I wasn’t convinced there was enough here for a film. There is a surfeit of good content out there competing for our time. The Shirkers plot is not nearly as compelling as other investigative excavations (am on The Innocent Man now). Cardonas is a cardboard character, a caricature of the talentless neo-colonial out to plunder fawning Asians. He has nothing on the gloriously complex anti-heros and nut jobs being revived on screen—like Darren Criss as Andrew Cunanan, Gianni Versace’s killer. If artistic theft was the point, then Big Eyes was the better story; if artistic rehabilitation, then Searching for Sugar Man.

Shirkers seemed valuable only for its widely-acclaimed documenting of a Singapore now gone. But even that ultimately depressed me. Sure, all Singaporeans know that our city’s facade is relentlessly changing, that no structure is safe from the wrecking ball of insatiable GDP growth (except for a few holy shrines, like the one on 38 Oxley Road). Yet seeing footage from 1992 is like entering a developmental time warp—surely we couldn’t have destroyed all that in just twenty-six years?

Worse, perhaps, is the realisation that few people care. By 1992 (already rich) Singapore probably had a higher fancy-video-camera-per-capita rate than anywhere else on earth. Was nobody filming Singapore? Why is the Shirkers footage treasured like some ancient Hikayat?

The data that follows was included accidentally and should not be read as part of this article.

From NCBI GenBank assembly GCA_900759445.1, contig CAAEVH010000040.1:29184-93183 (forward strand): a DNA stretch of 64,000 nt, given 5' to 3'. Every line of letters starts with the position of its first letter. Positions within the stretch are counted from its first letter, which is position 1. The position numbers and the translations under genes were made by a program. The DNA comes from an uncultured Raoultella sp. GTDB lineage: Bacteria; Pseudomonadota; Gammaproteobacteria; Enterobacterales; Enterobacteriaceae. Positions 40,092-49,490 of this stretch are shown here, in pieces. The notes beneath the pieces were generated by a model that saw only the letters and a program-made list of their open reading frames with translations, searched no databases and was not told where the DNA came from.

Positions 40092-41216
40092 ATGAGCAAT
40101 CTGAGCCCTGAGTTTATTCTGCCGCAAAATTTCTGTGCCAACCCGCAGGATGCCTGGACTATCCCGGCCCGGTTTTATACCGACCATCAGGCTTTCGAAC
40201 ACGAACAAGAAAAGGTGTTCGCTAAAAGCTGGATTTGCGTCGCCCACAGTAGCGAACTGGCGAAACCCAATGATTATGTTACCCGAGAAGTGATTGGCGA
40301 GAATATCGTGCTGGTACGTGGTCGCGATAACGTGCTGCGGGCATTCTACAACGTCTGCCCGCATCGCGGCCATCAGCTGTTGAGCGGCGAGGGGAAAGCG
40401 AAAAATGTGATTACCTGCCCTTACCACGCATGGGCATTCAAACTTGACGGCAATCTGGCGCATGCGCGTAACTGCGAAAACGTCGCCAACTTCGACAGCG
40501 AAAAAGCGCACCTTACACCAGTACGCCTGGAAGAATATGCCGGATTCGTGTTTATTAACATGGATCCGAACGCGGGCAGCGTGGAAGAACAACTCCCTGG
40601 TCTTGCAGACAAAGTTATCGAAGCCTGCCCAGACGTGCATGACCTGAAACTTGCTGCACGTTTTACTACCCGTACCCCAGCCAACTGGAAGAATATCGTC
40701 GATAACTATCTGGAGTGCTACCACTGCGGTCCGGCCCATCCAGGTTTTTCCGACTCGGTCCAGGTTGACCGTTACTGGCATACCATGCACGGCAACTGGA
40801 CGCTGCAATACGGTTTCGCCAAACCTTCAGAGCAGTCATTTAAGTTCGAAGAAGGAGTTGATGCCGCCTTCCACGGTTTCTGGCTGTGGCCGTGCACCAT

I grumpily stayed awake through these grievances and somehow, in the last thirty minutes, the film came together for me. It clicked. It works. I’m a fan.

Continue reading

Advertisements

Malaysia and Singapore: Here we go again

Malaysia-Singapore-Lee-Hsien-Loong-Mahathir-Mohamad-November-12-2018-960x576

Malaysia’s and Singapore’s governments at each other’s throats? We’ve been here before. One of the reasons why Singapore’s People’s Action Party (PAP) and, until May this year, Malaysia’s Barisan Nasional (BN) have won national elections more consistently than any other party in democratic Asia is their ability to ratchet up domestic nationalist sentiment against the other.